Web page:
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Treatment of patients with lamivudine-resistant and adefovir dipivoxil-resistant chronic hepatitis B virus infection: is tenofovir the answer?
  1. J Trojan1,
  2. M Stuermer1,
  3. G Teuber1,
  4. A Berger1,
  5. D Faust1
  1. 1Johann Wolfgang Goethe University Medical Centre Frankfurt a.M., Germany
  1. Correspondence to:
    Dr J Trojan
    Department of Internal Medicine, Division of Gastroenterology, Johann Wolfgang Goethe University Medical Centre, Theodor-Stern-Kai 7, D-60590 Frankfurt, Germany; trojan{at}em.uni-frankfurt.de

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We read with great interest the article by Yeon et al, reporting resistance rates to adefovir dipivoxil (ADV) in 25% of patients with lamivudine-resistant hepatitis B virus (HBV) after 24 months of ADV treatment (Gut 2006;55:1488–95). How should we deal with these new important data on ADV resistance? The acyclic nucleotide analogue tenofovir disoproxil fumarate (TDF) was recently shown to be effective in patients with lamivudine-resistant HBV, with incomplete virological response to ADV.1 However, little is known about the efficacy of TDF in patients with lamivudine-resistant and ADV-resistant HBV as described by Yeon et al.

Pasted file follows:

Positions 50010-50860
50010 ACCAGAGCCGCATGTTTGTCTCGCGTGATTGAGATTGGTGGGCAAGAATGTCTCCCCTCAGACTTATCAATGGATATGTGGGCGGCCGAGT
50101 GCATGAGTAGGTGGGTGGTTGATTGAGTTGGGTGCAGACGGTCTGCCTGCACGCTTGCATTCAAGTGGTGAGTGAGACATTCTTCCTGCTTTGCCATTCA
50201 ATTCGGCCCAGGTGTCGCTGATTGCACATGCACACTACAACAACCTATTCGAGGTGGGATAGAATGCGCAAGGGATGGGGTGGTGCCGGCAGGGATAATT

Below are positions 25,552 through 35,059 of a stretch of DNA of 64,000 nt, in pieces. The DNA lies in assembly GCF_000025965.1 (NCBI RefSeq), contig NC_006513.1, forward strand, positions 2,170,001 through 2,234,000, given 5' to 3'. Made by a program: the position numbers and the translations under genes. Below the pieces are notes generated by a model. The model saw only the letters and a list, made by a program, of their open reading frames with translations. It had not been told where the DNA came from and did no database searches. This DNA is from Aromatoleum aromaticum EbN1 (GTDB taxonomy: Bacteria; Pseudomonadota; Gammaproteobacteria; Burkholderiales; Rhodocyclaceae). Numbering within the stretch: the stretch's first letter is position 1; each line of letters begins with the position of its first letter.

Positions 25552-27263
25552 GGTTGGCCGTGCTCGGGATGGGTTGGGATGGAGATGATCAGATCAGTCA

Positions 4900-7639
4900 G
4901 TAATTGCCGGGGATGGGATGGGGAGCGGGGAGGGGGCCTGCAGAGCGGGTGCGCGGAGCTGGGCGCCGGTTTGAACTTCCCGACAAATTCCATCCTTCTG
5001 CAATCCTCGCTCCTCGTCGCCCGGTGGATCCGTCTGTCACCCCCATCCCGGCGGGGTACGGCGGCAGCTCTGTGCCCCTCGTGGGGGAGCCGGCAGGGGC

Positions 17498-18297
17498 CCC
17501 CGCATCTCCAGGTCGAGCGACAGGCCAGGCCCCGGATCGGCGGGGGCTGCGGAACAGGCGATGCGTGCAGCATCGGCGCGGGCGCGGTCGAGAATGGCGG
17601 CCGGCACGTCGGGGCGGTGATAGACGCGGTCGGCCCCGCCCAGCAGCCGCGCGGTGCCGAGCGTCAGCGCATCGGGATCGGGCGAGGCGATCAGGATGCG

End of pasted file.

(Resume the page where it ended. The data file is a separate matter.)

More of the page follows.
We report data on six male patients (median age 48 years, range 34–64 years), who have been treated with TDF for at least 6 months. Five out of six patients were hepatitis B e (Hbe) antigen negative, and documented cirrhosis (Child–Pugh stage A) was present in two of them. Earlier treatments included lamivudine (median treatment duration 45 months, range 16–72 months), followed by ADV (median treatment duration 24 months, range 11–45). ADV resistance was suspected when virological breakthrough (HBV DNA ⩾4 log10 copies/ml; COBAS TaqMan, Roche, Grenzach-Whylen, Germany; lower limit of quantification 1.85 log10 copies/ml) occurred. In four of six patients, the typical HBV polymerase mutations rtA181V, rtA181T or rtN236T were shown (table 1). At that time, HBV DNA considerably increased in all patients (median HBV DNA …

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